(a) Photograph of a PAE-inserted intestinal tract. The yellow dotted arrow indicates the scanning direction. Photoacoustic images are represented in (b) Cartesian coordinates and (c) polar coordinates. The ROI is marked by white dotted circles in (a) and (b), and by a white block arrow in (c). Reproduced with permission from Ref. 62. (Color online only.)

011101_1_009001jbo10.jpg

3.

Photoacoustic Characterization of Functional Microvascular Parameters

Besides the microvascular morphology information that can be directly extracted from a 2-D (Ref. 81) or 3-D (Ref. 82) photoacoustic image, several important functional parameters, such as HbT, sO2 , and blood flow, are also available or potentially measurable on additional imaging acquisition and data processing. These functional parameters are closely related to local energy metabolism and have been widely used in neuroscience23, 83 and disease84, 85 studies.

3.1.

Quantification of Total Concentration and Oxygen Saturation of Hemoglobin

In photoacoustic measurements of HbT and sO2 , we assume that in the visible spectral range, oxyhemoglobin (HbO2) and deoxyhemoglobin (HbR) are the dominant absorbers in blood.27 Taking advantage of the oxygenation dependence in hemoglobin absorption, PAT can use spectral measurements to quantify the relative concentrations of HbO2 and HbR within single microvessels, on which the relative HbT and absolute sO2 can be computed.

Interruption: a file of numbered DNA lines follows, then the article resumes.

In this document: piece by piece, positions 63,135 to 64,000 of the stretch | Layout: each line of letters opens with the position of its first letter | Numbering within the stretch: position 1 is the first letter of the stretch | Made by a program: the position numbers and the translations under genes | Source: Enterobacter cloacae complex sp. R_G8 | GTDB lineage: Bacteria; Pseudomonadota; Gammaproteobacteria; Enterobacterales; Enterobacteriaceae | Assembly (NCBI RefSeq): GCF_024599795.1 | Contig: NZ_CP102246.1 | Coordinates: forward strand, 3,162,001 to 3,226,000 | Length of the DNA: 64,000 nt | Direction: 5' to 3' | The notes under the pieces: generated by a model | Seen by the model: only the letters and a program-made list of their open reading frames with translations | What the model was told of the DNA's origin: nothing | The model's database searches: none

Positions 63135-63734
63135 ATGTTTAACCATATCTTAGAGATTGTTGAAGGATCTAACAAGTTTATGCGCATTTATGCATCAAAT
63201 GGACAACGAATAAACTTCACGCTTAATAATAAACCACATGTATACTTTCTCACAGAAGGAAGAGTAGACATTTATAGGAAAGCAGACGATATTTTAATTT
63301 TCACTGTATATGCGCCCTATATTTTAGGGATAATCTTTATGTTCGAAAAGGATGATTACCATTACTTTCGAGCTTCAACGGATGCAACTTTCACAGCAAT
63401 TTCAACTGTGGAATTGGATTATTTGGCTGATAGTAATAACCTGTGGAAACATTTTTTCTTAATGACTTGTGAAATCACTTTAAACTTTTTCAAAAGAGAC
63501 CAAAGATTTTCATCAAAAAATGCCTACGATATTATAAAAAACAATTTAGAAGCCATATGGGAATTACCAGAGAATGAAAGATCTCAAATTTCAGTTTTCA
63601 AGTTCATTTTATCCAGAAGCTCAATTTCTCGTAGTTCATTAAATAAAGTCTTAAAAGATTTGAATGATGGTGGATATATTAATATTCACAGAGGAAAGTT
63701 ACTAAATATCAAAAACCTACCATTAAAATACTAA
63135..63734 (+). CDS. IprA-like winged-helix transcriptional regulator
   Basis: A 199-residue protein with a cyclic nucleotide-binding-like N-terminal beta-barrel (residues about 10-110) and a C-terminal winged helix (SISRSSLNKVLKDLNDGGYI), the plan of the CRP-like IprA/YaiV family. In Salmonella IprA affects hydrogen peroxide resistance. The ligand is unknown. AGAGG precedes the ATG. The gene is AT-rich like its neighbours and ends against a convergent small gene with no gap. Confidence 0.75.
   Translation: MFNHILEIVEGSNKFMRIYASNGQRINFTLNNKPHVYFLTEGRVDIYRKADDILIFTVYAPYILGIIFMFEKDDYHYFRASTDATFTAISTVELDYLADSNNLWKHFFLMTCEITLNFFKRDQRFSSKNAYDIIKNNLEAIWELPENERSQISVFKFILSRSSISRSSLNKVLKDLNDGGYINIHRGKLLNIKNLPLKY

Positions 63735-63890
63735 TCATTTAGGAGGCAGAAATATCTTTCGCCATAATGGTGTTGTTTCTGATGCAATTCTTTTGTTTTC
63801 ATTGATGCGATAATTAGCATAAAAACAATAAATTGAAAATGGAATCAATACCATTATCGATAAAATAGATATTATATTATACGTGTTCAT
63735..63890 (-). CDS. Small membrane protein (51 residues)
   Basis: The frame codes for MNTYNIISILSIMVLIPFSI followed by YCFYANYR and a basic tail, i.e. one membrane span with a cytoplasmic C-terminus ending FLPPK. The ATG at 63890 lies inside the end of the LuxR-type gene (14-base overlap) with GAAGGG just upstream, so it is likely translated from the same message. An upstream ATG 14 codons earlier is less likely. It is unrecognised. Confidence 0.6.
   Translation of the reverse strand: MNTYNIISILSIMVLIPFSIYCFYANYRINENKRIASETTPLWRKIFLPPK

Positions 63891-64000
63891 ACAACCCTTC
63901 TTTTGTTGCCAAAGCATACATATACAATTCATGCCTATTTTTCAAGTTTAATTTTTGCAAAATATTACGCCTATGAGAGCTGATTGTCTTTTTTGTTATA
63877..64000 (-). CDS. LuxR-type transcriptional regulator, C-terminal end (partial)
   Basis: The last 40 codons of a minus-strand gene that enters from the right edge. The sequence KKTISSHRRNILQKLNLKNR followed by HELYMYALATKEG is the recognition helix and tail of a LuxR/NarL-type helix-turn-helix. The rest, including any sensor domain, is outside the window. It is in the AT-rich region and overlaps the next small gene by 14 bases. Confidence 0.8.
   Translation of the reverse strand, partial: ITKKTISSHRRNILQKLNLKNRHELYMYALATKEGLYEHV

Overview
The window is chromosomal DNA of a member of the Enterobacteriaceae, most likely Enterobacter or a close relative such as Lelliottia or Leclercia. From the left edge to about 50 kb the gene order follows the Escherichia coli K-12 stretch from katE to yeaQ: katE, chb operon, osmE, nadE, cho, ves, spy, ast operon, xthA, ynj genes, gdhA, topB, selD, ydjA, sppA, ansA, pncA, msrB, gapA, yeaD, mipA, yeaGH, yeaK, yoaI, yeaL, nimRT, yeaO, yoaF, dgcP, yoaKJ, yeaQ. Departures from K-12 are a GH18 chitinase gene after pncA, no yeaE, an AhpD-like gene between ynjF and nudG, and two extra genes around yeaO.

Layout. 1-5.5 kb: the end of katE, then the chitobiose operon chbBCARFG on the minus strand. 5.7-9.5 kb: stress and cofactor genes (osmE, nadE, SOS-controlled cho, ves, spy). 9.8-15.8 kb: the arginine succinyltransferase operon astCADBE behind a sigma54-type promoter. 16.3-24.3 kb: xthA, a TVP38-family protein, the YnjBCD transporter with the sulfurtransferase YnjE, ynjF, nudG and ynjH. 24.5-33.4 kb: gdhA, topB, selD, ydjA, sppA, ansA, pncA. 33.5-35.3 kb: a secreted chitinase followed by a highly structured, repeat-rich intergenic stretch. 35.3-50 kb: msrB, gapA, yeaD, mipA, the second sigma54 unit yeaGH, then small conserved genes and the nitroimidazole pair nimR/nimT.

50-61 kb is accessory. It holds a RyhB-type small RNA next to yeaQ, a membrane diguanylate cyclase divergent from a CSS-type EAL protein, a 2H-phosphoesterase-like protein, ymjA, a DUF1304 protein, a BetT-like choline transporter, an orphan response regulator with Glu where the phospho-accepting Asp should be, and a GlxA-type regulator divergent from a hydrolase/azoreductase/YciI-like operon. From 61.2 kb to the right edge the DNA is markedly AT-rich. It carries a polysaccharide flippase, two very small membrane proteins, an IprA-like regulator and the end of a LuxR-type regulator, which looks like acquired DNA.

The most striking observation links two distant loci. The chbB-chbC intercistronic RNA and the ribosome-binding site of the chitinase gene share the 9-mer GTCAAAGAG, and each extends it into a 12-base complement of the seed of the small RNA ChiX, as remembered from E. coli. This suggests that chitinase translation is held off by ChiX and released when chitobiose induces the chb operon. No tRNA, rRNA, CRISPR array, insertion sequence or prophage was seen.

Based on the preceding assumption, the blood absorption coefficient can be expressed as28

Eq. 1

μa(λi,x,y,z)=εHbR(λi)[HbR]+εHbO2(λi)[HbO2],
where μa(λi,x,y,z) is the local blood absorption coefficient at wavelength λi ; εHbR(λi) and εHbO2(λi) are the molar extinction coefficients of HbR and HbO2 , respectively, which can be found from previously published measurements;86, 87 [HbR] and [HbO2] are their relative concentrations at the local position. The detected photoacoustic signal amplitude Φ(λi,x,y,z) is proportional to the product of μa(λi,x,y,z) and the local optical fluence.73 Assuming that the optical fluence is wavelength independent, we can replace μa(λi,x,y,z) by Φ(λi,x,y,z) in Eq. 1 and calculate [HbR] and [HbO2] in relative values. Afterward, the sO2 can be computed as

Eq. 2

sO2=[HbO2][HbR]+[HbO2].
Although a dual-wavelength measurement is adequate to calculate sO2 , using more wavelengths is expected to yield more accurate results.28